In the 1998 film Shakespeare in Love, a young boy seen feeding a live mouse to a cat identifies himself as John Webster. When Will Shakespeare asks the boy what he thought of Titus Andronicus, Webster replies, “I like it when they cut the heads off. And the daughter mutilated with knives… Plenty of blood. That’s the only writing.”
While hyperbolic, Hollywood, and of course fictional, the joke about the budding playwright John Webster is grounded in reality. His plays would introduce a new grittiness to the English stage. He was a playwright unafraid to grapple with the darker sides of mankind: whether in The White Devil (1612) or The Duchess of Malfi (1614), Webster was willing to deal out gruesome ends to his characters.
The White Devil tells the story of the affair between the Duke of Brachiano and Vittoria Corombona (both married to other people), encouraged by the pandering of Vittoria’s brother Flamineo. Brachiano has his wife and Vittoria’s husband murdered, and Vittoria is tried for the murder of her husband and sent to a convent for penitent whores. The banished Count Lodovico, in love with Brachiano’s now dead wife, returns and avenges her death with an impressive array of murders. Vittoria’s dying words are, not unreasonably:
“O happy they that never saw the court,
Nor ever knew great man but by report.”
In The Duchess of Malfi, the widowed duchess marries her social inferior, Antonio, against the wishes of her two brothers. Her brothers’ spy in her court, Bosola, reveals her pregnancy to her brothers. When troops are sent to collect the Duchess, Antonio, and their children, the Duchess and her two youngest children are captured. She is tortured with waxen images of her husband and and oldest son, who appear dead, then she and her children are executed. Bosola becomes disgusted with his masters’ cruelty and decides to kill the brothers, but accidentally kills Antonio. Bosola then murders one of the Duchess’ brothers, and he and the remaining brother stab one another to death.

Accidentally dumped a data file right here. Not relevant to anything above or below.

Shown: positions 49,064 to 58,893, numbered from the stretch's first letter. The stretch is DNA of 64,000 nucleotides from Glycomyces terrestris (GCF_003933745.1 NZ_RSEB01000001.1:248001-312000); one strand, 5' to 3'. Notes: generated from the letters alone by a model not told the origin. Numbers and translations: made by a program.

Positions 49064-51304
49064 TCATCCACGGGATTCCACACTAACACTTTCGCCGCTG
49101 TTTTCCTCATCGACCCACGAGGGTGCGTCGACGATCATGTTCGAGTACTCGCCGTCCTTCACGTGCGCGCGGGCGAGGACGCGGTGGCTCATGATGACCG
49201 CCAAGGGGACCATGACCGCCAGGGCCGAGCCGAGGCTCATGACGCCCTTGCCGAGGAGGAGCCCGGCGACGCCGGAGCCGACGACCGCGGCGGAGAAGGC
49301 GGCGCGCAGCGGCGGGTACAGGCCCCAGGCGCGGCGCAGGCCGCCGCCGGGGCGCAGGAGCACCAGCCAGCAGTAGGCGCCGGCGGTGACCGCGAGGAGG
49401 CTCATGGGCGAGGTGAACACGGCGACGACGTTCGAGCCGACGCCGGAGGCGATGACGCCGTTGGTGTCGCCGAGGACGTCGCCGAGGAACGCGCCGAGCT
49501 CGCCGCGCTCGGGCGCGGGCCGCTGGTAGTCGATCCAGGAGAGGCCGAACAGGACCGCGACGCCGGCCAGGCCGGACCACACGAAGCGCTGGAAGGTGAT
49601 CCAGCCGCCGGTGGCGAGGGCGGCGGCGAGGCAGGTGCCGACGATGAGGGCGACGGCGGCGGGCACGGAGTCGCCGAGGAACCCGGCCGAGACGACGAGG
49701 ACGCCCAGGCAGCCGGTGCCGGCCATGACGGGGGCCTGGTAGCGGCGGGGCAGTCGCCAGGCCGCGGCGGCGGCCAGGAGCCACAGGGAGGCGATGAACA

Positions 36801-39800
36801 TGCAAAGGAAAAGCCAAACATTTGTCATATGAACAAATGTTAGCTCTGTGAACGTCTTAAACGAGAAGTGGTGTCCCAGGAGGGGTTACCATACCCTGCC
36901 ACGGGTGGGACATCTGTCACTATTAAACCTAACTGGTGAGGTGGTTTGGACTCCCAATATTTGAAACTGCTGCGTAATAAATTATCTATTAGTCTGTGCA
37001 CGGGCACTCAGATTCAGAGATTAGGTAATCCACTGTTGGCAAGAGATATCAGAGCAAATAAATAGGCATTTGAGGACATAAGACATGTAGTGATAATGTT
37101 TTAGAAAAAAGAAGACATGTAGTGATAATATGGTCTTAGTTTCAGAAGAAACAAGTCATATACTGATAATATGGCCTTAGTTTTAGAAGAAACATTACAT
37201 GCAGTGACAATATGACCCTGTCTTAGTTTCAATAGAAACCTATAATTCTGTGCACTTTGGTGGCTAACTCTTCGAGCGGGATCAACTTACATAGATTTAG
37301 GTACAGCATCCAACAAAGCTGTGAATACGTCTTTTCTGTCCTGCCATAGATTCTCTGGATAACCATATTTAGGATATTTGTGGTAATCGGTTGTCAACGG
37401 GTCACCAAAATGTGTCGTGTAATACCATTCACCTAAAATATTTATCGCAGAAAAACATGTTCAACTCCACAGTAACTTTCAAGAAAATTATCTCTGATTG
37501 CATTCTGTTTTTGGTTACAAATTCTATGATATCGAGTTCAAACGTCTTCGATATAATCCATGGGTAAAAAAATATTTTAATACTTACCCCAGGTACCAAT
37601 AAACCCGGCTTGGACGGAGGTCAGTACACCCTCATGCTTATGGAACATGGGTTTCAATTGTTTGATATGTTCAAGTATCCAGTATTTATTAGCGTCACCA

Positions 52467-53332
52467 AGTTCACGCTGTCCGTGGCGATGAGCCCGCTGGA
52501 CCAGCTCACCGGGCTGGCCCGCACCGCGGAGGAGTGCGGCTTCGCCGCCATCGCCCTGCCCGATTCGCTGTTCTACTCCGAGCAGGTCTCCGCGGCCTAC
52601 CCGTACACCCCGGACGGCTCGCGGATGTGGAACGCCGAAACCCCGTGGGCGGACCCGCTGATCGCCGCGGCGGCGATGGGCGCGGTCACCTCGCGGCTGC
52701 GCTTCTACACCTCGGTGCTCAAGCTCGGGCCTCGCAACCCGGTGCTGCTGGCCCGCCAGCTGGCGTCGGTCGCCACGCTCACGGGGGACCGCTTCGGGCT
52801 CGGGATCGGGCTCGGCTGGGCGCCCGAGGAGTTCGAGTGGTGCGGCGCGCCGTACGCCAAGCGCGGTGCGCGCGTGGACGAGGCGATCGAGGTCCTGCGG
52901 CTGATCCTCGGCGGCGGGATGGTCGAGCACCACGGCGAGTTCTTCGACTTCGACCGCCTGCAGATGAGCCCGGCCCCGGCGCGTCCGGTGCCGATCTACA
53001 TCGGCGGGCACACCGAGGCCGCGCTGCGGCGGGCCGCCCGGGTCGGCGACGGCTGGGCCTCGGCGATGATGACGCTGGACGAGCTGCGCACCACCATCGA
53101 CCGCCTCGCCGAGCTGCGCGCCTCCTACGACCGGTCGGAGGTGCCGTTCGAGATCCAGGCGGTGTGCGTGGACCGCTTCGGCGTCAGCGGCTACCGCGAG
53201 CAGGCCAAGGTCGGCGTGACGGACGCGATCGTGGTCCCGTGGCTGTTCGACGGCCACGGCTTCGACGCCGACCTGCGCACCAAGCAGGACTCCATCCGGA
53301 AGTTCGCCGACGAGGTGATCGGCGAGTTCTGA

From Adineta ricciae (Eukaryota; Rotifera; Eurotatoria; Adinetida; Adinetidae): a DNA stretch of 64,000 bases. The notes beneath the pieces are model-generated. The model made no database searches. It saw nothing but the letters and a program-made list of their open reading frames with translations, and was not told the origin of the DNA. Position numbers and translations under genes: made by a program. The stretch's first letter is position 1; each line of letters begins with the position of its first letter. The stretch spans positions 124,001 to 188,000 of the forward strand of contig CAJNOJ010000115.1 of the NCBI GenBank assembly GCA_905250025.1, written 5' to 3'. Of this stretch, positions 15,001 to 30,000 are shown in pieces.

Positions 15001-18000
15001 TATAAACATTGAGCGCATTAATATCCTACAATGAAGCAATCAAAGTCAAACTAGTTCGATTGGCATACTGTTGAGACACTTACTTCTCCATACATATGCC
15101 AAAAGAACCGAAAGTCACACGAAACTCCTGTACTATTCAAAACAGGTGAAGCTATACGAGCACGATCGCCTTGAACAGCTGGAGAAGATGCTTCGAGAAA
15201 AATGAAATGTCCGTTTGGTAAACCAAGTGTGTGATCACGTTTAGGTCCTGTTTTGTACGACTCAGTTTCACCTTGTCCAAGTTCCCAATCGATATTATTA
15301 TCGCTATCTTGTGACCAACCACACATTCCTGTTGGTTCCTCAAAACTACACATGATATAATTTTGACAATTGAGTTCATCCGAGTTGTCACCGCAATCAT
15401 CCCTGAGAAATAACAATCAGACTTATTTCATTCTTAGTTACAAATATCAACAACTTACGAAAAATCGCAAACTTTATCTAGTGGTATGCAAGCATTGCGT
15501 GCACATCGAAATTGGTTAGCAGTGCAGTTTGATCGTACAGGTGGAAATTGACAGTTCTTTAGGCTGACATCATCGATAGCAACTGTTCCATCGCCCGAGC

Little is known about John Webster’s early life. He was born not long after 1577, the son of a freeman of the Guild of Merchant Taylors, and Webster likely attended the Merchant Taylors’ School; he may have continued working in his father’s office even after he began his career as a playwright. He wrote a number of great plays, including The White Devil, The Duchess of Malfi, and The Devil’s Law-Case. He also collaborated with other playwrights, particularly on his comedies, including: Westward Ho (1604) and Northward Ho (1605) with Thomas Dekker; Anything for a Quiet Life (1621) with Thomas Middleton; and A Cure for a Cuckold (1624) with William Rowley. On a personal note, Webster was no stranger to the extra-marital sex that appears in his works. His first child was born only two months after his marriage to Sara Peniall in 1606.
Although Webster’s plays include adultery, murder, treachery, and political machinations, he doesn’t write that way just for the shock value. His plays reveal real, albeit unpleasant, truths about people: he brings out issues of class divide, the nature of justice, love and lust, the role of religion, political obligation, sibling relations, and immorality in the courts. Webster creates characters that both are and are not sympathetic, complex in a manner not unlike real human beings. All the while he masterfully crafts his plays’ structure to prolong suspense.
To hear a wonderful lecture about the questions of sexual autonomy and class distinction, listen to Emma Smith’s Great Writers Inspire podcast on The Duchess of Malfi.